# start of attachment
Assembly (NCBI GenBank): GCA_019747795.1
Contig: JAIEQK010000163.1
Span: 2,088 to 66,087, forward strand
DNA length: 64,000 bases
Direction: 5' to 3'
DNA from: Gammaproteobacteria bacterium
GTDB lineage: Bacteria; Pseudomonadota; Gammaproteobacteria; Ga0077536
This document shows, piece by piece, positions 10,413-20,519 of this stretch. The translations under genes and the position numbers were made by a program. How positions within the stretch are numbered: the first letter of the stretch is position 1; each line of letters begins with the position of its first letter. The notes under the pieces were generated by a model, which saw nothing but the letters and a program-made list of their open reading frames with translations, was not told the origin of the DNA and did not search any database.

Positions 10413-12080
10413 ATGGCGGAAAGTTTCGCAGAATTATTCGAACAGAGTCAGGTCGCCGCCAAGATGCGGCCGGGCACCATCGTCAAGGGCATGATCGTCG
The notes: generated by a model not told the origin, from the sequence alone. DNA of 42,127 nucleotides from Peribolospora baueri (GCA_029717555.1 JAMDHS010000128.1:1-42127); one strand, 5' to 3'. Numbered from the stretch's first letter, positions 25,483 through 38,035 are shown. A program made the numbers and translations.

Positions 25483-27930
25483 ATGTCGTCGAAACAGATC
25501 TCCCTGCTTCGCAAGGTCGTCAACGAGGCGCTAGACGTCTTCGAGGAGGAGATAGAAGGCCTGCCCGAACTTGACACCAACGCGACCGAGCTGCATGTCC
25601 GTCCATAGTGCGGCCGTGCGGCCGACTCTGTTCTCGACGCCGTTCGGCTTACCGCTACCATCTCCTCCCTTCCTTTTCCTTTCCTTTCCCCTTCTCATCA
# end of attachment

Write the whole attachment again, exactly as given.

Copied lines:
Assembly (NCBI GenBank): GCA_019747795.1
Contig: JAIEQK010000163.1
Span: 2,088 to 66,087, forward strand
DNA length: 64,000 bases
Direction: 5' to 3'
DNA from: Gammaproteobacteria bacterium
GTDB lineage: Bacteria; Pseudomonadota; Gammaproteobacteria; Ga0077536
This document shows, piece by piece, positions 10,413-20,519 of this stretch. The translations under genes and the position numbers were made by a program. How positions within the stretch are numbered: the first letter of the stretch is position 1; each line of letters begins with the position of its first letter. The notes under the pieces were generated by a model, which saw nothing but the letters and a program-made list of their open reading frames with translations, was not told the origin of the DNA and did not search any database.

Positions 10413-12080
10413 ATGGCGGAAAGTTTCGCAGAATTATTCGAACAGAGTCAGGTCGCCGCCAAGATGCGGCCGGGCACCATCGTCAAGGGCATGATCGTCG
The notes: generated by a model not told the origin, from the sequence alone. DNA of 42,127 nucleotides from Peribolospora baueri (GCA_029717555.1 JAMDHS010000128.1:1-42127); one strand, 5' to 3'. Numbered from the stretch's first letter, positions 25,483 through 38,035 are shown. A program made the numbers and translations.

Positions 25483-27930
25483 ATGTCGTCGAAACAGATC
25501 TCCCTGCTTCGCAAGGTCGTCAACGAGGCGCTAGACGTCTTCGAGGAGGAGATAGAAGGCCTGCCCGAACTTGACACCAACGCGACCGAGCTGCATGTCC
25601 GTCCATAGTGCGGCCGTGCGGCCGACTCTGTTCTCGACGCCGTTCGGCTTACCGCTACCATCTCCTCCCTTCCTTTTCCTTTCCTTTCCCCTTCTCATCA